Life as a brain injury survivor is vastly different than I ever expected. Challenges I never considered in my old life can overwhelm me. Akin to learning to drive a new car, I am slowly learning how to navigate through life with my new limitations.

But there is good news.

By being respectful of my new limitations, and surrounding myself with people who love me, who care about me, and who want me as well as I can be, I am building a new life after TBI. Yes, much of it is more difficult. But much of it is surprisingly more wondrous. I have slowed down to a pace I never had before and now take time to see, feel, and experience my world with deeper appreciation than I ever thought possible.

And for that, I am profoundly grateful.

About the author

David A. Grant is a writer based in New Hampshire and the author of Metamorphosis, Surviving Brain Injury. A survivor of a harrowing cycling accident in 2010, David openly shares his experience, strength, and hope as a brain injury survivor. Recently recognized by the Brain Injury Association of America, David’s book offers real-world insight into life as a brain injury survivor.


Special Collection on Brain Injury Journey

Special Collection on Brain Injury Journey

This article is posted with permission from Brain Injury Journey – Hope, Help, Healing, Vol 1, 2014.

6 responses to “The Slow Crawl of Brain Injury Recovery by David Grant”

  1. Melanie Devoid says:

    Thank you David for sharing your story. My life was forever changed in September 2012 when stopped at the toll booth and hit from behind by a driver going 55 mph. I have been navigating this new life ever since. I’m thankful for the 40 years I was able to work in the educational field which I’ve since had to retire from. I’m focusing on my new life and continuing my recovery. I also am one of those people that look “normal” and like you, on my good days sound like there is nothing wrong with me. But I do have the other days that are challenging and the brain does process things the way they do on other days.
    I used to live in NH but have since moved to AZ to continue my rehab.
    For me, every day is a new day. I hope everyone that has a TBI will continue their lifelong journey of recovery. For those that are care givers or loved ones of someone with a TBI, try and understand how your loved ones life has changed and make sure you get the rest and breaks you need to be able to care for them.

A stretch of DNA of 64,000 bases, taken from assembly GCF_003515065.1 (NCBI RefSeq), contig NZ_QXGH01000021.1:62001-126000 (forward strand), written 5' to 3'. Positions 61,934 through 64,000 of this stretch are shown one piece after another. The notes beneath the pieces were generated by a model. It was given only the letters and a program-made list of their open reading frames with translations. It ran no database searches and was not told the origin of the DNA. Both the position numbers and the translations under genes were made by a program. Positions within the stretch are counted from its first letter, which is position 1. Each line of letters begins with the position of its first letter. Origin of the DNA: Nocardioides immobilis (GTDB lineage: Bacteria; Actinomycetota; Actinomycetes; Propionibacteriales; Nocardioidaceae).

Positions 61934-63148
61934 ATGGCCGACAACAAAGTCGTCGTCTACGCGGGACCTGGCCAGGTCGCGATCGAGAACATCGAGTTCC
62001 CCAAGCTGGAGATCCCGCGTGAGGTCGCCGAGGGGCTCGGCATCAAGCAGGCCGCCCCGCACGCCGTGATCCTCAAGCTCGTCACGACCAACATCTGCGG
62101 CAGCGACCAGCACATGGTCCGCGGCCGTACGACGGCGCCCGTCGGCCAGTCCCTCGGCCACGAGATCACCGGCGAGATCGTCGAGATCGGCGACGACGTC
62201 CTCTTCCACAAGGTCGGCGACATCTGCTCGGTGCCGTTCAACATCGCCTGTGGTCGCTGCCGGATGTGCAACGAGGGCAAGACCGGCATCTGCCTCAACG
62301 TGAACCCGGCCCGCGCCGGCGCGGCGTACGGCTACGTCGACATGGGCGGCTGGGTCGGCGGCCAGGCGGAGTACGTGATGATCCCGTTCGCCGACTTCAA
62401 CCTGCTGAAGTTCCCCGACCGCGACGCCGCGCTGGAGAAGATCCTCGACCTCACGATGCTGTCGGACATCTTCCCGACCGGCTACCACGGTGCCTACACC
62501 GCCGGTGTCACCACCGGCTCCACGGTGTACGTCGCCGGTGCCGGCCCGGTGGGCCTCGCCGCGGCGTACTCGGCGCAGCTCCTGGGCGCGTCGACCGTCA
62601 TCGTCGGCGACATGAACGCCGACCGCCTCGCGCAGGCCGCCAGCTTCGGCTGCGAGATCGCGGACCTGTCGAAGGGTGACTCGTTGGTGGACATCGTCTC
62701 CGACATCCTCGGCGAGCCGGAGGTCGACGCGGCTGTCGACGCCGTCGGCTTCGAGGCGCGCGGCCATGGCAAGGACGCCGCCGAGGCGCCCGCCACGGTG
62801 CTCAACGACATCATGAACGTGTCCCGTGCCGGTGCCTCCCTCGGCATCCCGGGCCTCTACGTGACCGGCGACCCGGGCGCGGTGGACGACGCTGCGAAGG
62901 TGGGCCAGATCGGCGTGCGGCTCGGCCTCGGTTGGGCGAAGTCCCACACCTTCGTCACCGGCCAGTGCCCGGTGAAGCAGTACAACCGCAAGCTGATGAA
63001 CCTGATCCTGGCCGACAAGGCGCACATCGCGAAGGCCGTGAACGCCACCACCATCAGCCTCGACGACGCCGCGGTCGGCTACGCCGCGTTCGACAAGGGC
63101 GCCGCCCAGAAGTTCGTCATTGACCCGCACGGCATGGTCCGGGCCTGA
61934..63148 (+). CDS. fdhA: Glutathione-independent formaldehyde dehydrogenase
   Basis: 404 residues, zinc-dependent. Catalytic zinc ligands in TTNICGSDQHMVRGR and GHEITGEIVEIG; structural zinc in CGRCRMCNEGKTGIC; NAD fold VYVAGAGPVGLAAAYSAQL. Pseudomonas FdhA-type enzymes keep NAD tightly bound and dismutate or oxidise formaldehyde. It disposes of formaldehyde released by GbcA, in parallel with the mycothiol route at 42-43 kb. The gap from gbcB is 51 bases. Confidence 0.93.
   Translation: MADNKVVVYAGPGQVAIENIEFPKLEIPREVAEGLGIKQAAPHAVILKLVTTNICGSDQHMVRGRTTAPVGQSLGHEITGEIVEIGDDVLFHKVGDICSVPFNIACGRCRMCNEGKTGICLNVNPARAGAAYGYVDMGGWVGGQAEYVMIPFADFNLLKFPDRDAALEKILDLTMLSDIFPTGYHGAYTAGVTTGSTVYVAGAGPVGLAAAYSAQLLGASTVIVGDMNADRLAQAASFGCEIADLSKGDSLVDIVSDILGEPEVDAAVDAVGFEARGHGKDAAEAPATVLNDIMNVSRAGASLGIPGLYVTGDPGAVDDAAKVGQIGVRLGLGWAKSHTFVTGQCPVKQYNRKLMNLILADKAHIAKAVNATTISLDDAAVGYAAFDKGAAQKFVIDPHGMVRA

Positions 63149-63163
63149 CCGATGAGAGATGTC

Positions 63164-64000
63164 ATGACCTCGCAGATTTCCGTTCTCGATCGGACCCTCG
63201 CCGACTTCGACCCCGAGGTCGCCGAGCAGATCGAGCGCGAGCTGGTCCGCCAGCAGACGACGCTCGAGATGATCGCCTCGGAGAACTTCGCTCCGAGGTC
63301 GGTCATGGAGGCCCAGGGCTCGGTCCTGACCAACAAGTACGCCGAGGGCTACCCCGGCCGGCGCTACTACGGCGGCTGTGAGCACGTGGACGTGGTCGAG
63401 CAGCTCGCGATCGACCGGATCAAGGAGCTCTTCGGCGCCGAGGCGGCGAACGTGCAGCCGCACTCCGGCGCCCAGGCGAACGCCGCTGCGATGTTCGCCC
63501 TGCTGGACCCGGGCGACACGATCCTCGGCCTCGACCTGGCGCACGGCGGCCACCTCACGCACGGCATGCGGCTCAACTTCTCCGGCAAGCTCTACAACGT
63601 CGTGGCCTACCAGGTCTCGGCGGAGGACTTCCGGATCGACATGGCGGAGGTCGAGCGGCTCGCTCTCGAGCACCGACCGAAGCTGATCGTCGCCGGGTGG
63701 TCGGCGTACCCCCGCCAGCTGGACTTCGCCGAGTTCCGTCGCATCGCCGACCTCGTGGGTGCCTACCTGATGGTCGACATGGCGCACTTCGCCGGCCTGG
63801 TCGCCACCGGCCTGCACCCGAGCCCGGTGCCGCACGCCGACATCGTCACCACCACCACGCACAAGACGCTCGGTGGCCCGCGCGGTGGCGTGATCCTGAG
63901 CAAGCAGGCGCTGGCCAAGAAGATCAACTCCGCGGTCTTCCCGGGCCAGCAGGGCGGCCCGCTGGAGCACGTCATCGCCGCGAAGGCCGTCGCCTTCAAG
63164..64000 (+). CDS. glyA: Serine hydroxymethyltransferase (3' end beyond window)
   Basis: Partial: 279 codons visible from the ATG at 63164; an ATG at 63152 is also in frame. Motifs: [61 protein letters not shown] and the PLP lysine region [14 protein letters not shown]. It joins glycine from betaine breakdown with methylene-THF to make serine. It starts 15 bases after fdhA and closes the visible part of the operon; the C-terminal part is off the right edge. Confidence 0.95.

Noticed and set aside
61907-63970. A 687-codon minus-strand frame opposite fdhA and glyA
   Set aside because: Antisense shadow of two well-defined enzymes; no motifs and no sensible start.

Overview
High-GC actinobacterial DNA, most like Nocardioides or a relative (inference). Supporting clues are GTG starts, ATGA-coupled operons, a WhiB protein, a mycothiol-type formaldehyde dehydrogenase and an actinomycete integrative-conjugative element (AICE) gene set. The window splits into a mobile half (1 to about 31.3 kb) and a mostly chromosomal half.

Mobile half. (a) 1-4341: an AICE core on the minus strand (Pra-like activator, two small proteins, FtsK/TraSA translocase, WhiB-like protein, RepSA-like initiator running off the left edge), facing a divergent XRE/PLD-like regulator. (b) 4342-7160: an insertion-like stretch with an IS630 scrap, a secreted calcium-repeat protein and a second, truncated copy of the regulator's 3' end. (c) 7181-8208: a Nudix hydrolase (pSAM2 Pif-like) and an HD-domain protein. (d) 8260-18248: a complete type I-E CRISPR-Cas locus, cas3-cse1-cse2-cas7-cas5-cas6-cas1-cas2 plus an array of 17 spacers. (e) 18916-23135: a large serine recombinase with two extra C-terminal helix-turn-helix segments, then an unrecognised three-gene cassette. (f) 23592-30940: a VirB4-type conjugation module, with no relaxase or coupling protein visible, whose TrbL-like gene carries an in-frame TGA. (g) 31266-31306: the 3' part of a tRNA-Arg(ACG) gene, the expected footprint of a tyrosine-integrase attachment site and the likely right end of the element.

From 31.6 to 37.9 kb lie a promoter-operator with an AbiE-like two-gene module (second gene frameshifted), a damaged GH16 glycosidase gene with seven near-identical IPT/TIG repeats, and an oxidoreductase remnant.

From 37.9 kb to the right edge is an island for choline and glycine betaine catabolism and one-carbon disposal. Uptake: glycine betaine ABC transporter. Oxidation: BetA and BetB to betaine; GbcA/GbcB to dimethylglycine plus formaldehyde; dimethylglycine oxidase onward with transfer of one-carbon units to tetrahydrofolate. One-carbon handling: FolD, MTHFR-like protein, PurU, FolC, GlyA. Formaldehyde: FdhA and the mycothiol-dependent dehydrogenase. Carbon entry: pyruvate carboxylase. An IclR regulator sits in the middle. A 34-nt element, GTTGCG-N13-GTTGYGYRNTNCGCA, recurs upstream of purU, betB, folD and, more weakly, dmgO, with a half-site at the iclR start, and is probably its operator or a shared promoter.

Fellow TBI survivors hoping for sunny days along your journey with your new life.

  2. Thank you all for your kind comments. While my brain injury was a game-changer, it was not the end. Rather, it was more like a new beginning. A positive attitude really does make all the difference! ~David A. Grant

  3. Sandra Williams says:

    This article encouraged me. I wish I could
    Write my about experiences. You have put into words a little about what I am feeling.
    Thank you for the comfort.

  4. Dear Terri,
    I have signed you up for an electronic subscription – you will receive an email from us and you must confirm it in order complete this. Thanks so much for your interest. here is the link to the page on our website for the magazine as well

  5. Randall Newberry says:

    I enjoyed this article. I am the parent/caregiver of a grown daughter with ABI. All insight is desired! I look forward to seeing more from this magazine: Brain Injury Journey – Hope, Help, Healing.

    I am interested in the free electronic version, please.

  6. terri brophy says:

    Beautiful article. I am the mom of a 22 year old tbi survivor. Please sign me up for a subscription.